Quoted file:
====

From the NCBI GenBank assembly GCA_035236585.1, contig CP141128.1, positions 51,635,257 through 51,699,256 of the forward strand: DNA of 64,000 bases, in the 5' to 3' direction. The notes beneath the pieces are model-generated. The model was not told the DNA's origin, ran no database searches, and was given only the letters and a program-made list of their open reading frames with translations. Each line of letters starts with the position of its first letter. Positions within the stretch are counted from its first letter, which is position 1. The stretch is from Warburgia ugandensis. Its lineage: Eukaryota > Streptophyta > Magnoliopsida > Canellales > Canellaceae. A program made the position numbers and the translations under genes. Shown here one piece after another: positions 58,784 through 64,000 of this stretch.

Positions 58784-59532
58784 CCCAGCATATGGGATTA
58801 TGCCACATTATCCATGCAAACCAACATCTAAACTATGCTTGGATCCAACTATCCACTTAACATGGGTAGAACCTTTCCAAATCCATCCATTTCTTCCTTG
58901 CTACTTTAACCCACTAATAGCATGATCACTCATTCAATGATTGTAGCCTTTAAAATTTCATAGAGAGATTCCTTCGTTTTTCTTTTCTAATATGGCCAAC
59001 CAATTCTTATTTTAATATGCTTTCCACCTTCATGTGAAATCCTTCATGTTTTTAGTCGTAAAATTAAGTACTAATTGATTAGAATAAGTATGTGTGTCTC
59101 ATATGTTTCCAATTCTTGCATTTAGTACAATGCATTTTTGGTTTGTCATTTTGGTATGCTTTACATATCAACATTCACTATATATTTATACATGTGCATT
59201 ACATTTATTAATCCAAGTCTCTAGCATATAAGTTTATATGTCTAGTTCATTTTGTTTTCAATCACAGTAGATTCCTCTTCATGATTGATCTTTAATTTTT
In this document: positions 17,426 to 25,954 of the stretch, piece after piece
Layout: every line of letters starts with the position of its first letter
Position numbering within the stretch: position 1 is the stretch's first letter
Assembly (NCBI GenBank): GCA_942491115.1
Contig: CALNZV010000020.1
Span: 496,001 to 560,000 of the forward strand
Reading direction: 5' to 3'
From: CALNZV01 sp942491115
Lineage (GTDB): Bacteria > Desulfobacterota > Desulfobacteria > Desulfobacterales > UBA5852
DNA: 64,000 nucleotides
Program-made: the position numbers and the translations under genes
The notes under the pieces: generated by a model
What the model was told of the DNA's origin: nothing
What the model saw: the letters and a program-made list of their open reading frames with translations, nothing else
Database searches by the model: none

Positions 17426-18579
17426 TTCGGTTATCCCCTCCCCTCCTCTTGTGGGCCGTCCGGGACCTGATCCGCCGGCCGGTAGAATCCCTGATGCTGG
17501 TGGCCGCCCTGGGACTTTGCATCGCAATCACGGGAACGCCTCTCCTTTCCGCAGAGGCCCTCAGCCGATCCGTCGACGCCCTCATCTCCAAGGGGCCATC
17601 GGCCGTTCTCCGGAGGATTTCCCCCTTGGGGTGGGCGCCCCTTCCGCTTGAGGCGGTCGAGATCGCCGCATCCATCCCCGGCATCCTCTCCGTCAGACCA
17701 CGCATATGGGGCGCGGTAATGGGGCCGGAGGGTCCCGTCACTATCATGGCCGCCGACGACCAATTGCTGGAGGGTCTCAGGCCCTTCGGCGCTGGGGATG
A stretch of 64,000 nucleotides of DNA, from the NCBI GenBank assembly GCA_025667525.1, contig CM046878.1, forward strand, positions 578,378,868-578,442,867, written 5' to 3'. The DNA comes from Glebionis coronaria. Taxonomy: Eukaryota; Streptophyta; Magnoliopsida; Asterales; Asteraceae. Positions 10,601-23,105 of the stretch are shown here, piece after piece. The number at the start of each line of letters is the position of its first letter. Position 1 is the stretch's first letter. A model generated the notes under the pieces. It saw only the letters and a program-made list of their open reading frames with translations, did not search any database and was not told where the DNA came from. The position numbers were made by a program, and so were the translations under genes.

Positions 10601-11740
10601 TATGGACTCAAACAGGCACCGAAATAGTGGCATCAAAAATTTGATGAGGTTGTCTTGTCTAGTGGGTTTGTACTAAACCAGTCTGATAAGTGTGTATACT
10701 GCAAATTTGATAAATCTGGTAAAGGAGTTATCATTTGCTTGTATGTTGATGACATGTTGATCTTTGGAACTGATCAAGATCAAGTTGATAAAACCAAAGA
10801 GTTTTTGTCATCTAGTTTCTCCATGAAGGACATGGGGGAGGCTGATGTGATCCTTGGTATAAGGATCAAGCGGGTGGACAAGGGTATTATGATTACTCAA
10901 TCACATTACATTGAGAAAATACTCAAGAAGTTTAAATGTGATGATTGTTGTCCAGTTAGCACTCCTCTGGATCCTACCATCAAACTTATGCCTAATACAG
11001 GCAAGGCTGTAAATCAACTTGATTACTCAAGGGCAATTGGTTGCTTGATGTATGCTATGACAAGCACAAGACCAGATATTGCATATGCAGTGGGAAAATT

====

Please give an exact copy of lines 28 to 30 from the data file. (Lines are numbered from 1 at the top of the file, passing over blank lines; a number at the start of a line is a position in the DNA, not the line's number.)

17701 CGCATATGGGGCGCGGTAATGGGGCCGGAGGGTCCCGTCACTATCATGGCCGCCGACGACCAATTGCTGGAGGGTCTCAGGCCCTTCGGCGCTGGGGATG
A stretch of 64,000 nucleotides of DNA, from the NCBI GenBank assembly GCA_025667525.1, contig CM046878.1, forward strand, positions 578,378,868-578,442,867, written 5' to 3'. The DNA comes from Glebionis coronaria. Taxonomy: Eukaryota; Streptophyta; Magnoliopsida; Asterales; Asteraceae. Positions 10,601-23,105 of the stretch are shown here, piece after piece. The number at the start of each line of letters is the position of its first letter. Position 1 is the stretch's first letter. A model generated the notes under the pieces. It saw only the letters and a program-made list of their open reading frames with translations, did not search any database and was not told where the DNA came from. The position numbers were made by a program, and so were the translations under genes.

Positions 10601-11740